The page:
A Weightlifter With Palpitations, Tremors, and Confusion

Ricardo Correa, MD; Sri Harsha Tella, MD


January 11, 2021

In investigating this case, various endocrine conditions were ruled out, including a thyroid disorder, growth hormone deficiency, pheochromocytoma/paraganglioma syndrome, and adrenal insufficiency. He did not meet the criteria for insulinoma or true hypoglycemia because he did not demonstrate all of the Whipple triad. This was a challenging case because the patient presented with all the adrenergic and neuroglycopenic symptoms of hypoglycemia; however, his blood glucose and serum glucose levels did not support this.

Certain disorders and conditions can cause a discrepancy between capillary blood glucose levels and plasma glucose levels.[5,6,7,8] These patients present with a very low plasma glucose level, usually in the range of 20-30 mg/dL, without any symptoms. Causes in this group of patients can include the following:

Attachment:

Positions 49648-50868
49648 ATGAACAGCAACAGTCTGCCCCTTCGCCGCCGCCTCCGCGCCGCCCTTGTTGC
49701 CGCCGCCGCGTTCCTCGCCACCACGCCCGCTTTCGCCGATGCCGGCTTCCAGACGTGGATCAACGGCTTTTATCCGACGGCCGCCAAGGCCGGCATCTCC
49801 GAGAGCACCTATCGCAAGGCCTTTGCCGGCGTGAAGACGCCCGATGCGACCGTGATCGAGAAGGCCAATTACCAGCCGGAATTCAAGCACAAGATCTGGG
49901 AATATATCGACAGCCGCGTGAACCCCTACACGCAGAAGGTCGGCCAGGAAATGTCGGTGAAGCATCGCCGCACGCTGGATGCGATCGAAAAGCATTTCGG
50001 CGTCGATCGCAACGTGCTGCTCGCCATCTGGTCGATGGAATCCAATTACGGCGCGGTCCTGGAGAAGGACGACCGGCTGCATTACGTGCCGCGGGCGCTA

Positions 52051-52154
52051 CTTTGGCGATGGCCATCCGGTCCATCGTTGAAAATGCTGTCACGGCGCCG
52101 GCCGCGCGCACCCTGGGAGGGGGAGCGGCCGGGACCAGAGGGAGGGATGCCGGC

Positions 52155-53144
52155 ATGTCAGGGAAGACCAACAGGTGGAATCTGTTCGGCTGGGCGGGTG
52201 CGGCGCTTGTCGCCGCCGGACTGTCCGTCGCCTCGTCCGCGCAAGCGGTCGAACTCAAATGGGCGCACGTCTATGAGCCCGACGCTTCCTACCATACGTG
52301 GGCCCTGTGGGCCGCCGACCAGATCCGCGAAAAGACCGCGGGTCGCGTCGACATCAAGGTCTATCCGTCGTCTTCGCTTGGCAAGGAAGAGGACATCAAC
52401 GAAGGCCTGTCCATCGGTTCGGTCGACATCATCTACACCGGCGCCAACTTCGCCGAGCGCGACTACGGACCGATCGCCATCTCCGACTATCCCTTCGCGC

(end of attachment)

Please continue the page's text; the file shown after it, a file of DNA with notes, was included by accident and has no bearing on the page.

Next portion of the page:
Patients may occasionally hold the meter upside down and report incorrect readings. When a discrepancy is observed between glucometer readings and actual symptoms or signs, a different site may be punctured to get a blood drop for testing (ie, ear lobe).

Tarasova and colleagues[5] proposed that this condition should be called "artifactual hypoglycemia" instead of pseudohypoglycemia.[5] The term "artifactual" was introduced in 1961 to describe low glucose levels in a patient with chronic myelogenous leukemia due to increased glycolysis by leukocytes after delayed preparation of a venous blood sample.[9] This term has not yet been applied to guidelines.

None of the above conditions applied to the patient in this case because he never had a documented episode of hypoglycemia (blood glucose level < 70 mg/dL).


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